The recent revelations about Diane Abbott’s support for Irish nationalists in the 1980s have not been particularly surprising. For many old enough to remember the horrendous violence and terror the IRA inflicted on people, such support is unpalatable; but we already knew that, as a close ally of Jeremy Corbyn, she was likely to have shared his rigidly anti-West approach to world affairs. Criticism of the British State’s policies can of course be healthy, and indeed must be present in a functioning democracy. But in the pattern of Corbyn‘s criticisms there seemed to be something more extreme, an apparent dislike of the State that led him to become close to IRA leaders. The claim that he was purely concerned with peace is rather belied by the absence of his reaching out to any unionists prior to the creation of Stormont in 1998.

It is not wrong for the Conservatives and the national newspapers to be pointing out these things. Many people of voting age are too young to have experienced the IRA threat. But there is another reason that people should be aware of Corbyn’s perspective, and which the Conservatives are not highlighting: understanding Corbyn’s views is relevant to the situation we find ourselves in right now.

It is noticeable that, even recently, Corbyn has only condemned the IRA in the vaguest possible terms while pointing out that force was used by the State too. He believes in a united Ireland. And that is of course legitimate, but were he to become Prime Minister it would have potentially profound implications for Northern Ireland on account of Brexit, and would change completely the dynamic of discussions around the future of a border that has extraordinary political significance.

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The campaign starts up again

It’s the first day of national campaigning since the Manchester attack on Monday night.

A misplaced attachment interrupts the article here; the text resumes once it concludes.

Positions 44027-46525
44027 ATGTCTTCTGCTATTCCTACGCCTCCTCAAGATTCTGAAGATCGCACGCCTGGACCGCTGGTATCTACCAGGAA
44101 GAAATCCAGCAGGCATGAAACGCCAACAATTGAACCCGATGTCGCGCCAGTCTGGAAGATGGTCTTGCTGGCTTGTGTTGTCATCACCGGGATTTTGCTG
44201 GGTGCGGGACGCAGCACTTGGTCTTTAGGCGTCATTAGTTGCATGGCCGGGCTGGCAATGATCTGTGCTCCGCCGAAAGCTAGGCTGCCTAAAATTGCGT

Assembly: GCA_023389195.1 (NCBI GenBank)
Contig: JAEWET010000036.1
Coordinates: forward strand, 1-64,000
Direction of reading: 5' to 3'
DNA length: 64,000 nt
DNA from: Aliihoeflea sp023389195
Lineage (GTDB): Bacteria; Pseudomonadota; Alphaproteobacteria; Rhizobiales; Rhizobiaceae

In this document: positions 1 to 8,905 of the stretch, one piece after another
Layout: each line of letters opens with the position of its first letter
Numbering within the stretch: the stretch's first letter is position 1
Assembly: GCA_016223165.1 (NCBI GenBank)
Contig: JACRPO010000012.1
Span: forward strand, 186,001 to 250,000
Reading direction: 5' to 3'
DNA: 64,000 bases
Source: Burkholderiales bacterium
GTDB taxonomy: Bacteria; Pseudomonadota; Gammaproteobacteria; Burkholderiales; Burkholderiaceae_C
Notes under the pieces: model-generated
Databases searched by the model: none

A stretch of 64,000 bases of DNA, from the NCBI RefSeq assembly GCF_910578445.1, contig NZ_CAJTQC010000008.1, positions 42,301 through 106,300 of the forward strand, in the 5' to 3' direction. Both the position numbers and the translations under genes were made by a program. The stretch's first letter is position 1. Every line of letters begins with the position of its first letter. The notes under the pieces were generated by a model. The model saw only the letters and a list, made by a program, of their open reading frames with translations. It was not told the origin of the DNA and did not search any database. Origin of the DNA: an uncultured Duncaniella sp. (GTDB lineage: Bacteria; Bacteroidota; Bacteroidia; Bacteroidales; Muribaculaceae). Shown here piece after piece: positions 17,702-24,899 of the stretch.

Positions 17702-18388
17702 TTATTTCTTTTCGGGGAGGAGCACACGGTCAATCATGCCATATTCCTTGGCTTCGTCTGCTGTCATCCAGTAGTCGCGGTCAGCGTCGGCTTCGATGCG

For Tim Farron, it’s not an immediate return to hostilities. Instead, he’s going to Warrington to visit a Jonathan Ball/Tim Parry Peace Foundation in Warrington.

The Foundation was set up by the parents of the two boys who were killed by the Warrington Bomb in 1993.

Tim wants to learn about the charity’s work.

Later he will attend a remembrance service at a Mosque with the Ahmadiyya community in Manchester.

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WATCH: Lib Dems replace Party Election Broadcast with personal message from Tim Farron about Manchester

Powerful stuff from Tim Farron tonight. We withdrew our scheduled Party Election Broadcast and replaced it with two and a half minutes of Tim talking about the Manchester attack and how it bringing people together, not creating the division the terrorists want.

He talked about the Manchester he loves and the experience of being at the vigil on Tuesday night.

It was a very heartfelt and moving monologue, an act of solidarity before the election campaign starts again in earnest tomorrow. It’s not going to win us seats, but it is a good thing for our country.

Watch it here. A transcript is below.

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Former Lib Dem MP for Hereford, Paul Keetch has died

It is with great sadness that we report the death of Paul Keetch, former Liberal Democrat MP for Hereford. We offer our sincerest sympathy to Paul’s family and friends.

The Ross Gazette has a report which begins:

Paul Keetch, former Liberal Democrat MP for Hereford died on Wednesday, May 24th in London, aged 56.
Paul was a liberal, a democrat and an internationalist and amongst Liberal Politicians, a rarity in that he had never lost an election.

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Statement from Mark Williams on Manchester attack

This is Welsh Lib Dem leader Mark Williams’ statement on the Manchester attack.

I am deeply shocked and saddened by the events that took place in Manchester last night, which took the lives of at least 22 people and has injured 59 more.

This attack is an act of utter barbarity that was aimed directly at thousands of our children and young people.”

I praise the brave action of our emergency services, who acted quickly to tend to those at the Manchester Arena.

As a parent myself, I can only imagine the anguish that many are feeling, and my thoughts and prayers go out